What does “curator of discomfort” mean in a museum context?
Museums are beginning to understand their complicity in perpetuating ideologies centred on white cultural superiority. A curator’s role is evolving. As the curator of discomfort, I curate people through the discomfort of adopting a more critical approach to issues of race, identity, gender and colonial histories. I challenge and support people through the discomfort necessary in reassessing traditional interpretation, and help to reshape curatorial thinking and create narratives that address the legacies of our history.
What drew you to the role?
After years of agitating and campaigning for change within museums from the outside, I was looking to work with a museum willing to be experimental in developing a model to transform practice. Often museums focus on community engagement projects without giving up any of their authority. They produce an exhibition and that’s it. I saw this role as a beginning to open up the uncomfortable conversations that need to happen internally to challenge this authority and practice.
What kind of things have you been working on?
Eighteen months is not long for the change required, particularly during a pandemic. The museum is shut, which has had an impact on collaborations with my colleagues and the first phase of work I wanted to do. There will be a lot of exciting work coming out of the Hunterian, including restitution and exploring the legacy of the British empire.
However, during the closure, I have delivered workshops to museum staff from across Scotland to identify and dismantle white supremacy within the functions and practices of their institution: exploring white supremacy as an economic and cultural system in which white western ideals control the power of the text, the material resources and ideas of cultural superiority.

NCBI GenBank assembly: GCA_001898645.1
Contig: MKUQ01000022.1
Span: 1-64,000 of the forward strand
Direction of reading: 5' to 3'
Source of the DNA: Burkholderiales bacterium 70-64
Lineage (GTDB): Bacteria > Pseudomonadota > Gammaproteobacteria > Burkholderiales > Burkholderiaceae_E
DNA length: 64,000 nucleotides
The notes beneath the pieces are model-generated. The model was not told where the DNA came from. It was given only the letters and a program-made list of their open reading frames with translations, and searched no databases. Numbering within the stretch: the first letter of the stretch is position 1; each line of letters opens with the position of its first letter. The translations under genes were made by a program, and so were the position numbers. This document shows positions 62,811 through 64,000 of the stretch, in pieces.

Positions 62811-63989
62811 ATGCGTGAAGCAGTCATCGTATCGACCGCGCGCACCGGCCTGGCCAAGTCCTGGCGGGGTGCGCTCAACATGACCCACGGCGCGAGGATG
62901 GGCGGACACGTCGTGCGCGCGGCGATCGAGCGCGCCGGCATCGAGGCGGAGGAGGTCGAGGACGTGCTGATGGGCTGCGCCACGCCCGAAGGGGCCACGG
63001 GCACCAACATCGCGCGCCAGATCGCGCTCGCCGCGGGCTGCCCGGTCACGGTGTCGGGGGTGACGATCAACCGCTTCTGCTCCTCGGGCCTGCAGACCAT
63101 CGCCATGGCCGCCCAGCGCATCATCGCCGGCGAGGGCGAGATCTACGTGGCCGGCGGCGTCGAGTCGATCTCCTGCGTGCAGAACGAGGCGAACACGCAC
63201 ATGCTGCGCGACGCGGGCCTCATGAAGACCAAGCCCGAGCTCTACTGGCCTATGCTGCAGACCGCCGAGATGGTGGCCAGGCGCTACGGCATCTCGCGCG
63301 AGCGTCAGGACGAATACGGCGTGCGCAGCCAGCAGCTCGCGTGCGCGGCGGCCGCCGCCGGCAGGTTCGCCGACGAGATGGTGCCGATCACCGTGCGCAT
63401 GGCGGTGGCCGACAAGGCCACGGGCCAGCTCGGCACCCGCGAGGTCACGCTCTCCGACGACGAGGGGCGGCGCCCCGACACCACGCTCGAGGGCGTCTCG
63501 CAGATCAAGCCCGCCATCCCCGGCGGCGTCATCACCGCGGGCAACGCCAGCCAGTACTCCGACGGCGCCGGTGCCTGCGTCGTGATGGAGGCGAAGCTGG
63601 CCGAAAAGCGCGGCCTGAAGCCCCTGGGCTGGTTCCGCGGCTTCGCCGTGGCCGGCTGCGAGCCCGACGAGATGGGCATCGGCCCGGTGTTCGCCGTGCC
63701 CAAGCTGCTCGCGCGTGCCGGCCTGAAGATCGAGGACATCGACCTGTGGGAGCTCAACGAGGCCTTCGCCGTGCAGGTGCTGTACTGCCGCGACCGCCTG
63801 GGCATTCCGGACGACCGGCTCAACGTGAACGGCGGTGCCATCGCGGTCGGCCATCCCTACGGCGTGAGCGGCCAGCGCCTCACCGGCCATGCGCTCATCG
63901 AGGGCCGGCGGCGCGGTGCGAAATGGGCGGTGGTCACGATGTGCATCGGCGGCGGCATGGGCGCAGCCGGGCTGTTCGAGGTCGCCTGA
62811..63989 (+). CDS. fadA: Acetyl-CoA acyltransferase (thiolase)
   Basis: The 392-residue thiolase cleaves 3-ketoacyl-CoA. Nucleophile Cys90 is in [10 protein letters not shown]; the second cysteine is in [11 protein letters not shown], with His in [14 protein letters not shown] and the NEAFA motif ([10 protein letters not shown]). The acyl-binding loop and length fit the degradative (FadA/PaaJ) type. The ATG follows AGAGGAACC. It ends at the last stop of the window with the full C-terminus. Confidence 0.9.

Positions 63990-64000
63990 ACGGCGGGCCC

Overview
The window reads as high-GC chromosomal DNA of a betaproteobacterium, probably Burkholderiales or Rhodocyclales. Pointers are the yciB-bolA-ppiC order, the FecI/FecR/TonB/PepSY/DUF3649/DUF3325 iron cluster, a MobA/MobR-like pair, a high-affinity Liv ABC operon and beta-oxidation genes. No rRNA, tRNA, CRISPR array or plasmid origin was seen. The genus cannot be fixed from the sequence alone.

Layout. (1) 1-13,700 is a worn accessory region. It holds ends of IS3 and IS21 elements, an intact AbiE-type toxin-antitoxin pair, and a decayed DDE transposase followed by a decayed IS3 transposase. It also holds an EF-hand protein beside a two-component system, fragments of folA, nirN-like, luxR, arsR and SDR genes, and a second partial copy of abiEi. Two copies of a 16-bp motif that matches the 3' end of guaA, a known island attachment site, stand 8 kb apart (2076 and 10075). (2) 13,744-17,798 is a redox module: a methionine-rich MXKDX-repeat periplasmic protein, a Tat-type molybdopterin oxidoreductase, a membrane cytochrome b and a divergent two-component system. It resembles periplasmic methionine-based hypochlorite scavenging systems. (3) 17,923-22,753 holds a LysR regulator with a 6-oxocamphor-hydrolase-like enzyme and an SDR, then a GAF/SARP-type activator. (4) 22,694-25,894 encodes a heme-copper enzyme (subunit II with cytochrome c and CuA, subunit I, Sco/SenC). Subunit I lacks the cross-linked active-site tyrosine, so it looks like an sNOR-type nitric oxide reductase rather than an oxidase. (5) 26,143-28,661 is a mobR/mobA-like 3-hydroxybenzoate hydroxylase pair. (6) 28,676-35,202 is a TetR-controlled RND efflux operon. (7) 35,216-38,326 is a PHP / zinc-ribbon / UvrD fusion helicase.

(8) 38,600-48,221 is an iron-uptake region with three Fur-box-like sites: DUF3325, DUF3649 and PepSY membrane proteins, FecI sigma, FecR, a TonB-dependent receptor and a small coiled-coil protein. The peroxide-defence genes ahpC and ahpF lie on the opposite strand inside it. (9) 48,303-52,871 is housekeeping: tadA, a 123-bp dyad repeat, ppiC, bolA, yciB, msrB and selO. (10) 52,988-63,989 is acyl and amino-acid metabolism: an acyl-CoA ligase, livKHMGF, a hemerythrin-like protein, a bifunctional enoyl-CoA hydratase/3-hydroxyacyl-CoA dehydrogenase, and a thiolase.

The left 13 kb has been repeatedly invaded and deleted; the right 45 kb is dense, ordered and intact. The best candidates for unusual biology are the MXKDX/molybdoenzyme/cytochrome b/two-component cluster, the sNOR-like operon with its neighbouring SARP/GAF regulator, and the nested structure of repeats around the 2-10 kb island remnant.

Symbolic gestures and short projects are not going to deliver the outcomes on their own. Museum practitioners need the leadership support and resources to be able to deliver on the impact our historical legacies have on society.
You’re on a secondment from the Coalition for Racial Equality and Rights. What will you take away from working at the Hunterian?
It is too early to say but I am gaining a lot from my colleagues and I am enjoying their journey as much as mine. On reflection, being mixed race is about duality and occupying two spaces simultaneously, and that brings its own complexities of maintaining my focus on what I need to do. I am used to working alongside colleagues who understand these complexities and are a source of support. This experience has magnified that for me.
What do you hope will be the legacy of the project?
Curating Discomfort is only the beginning towards a changing museum. The Coalition for Racial Equality and Rights is in discussion with the Hunterian to form a wider partnership that would see this work continue in the long term. People are willing to learn and be the change that is needed. For some, it is a complete culture shift, but we need to meet them where they are on that journey. We must keep building trust between museum practitioners, anti-racist activists, academics and communities.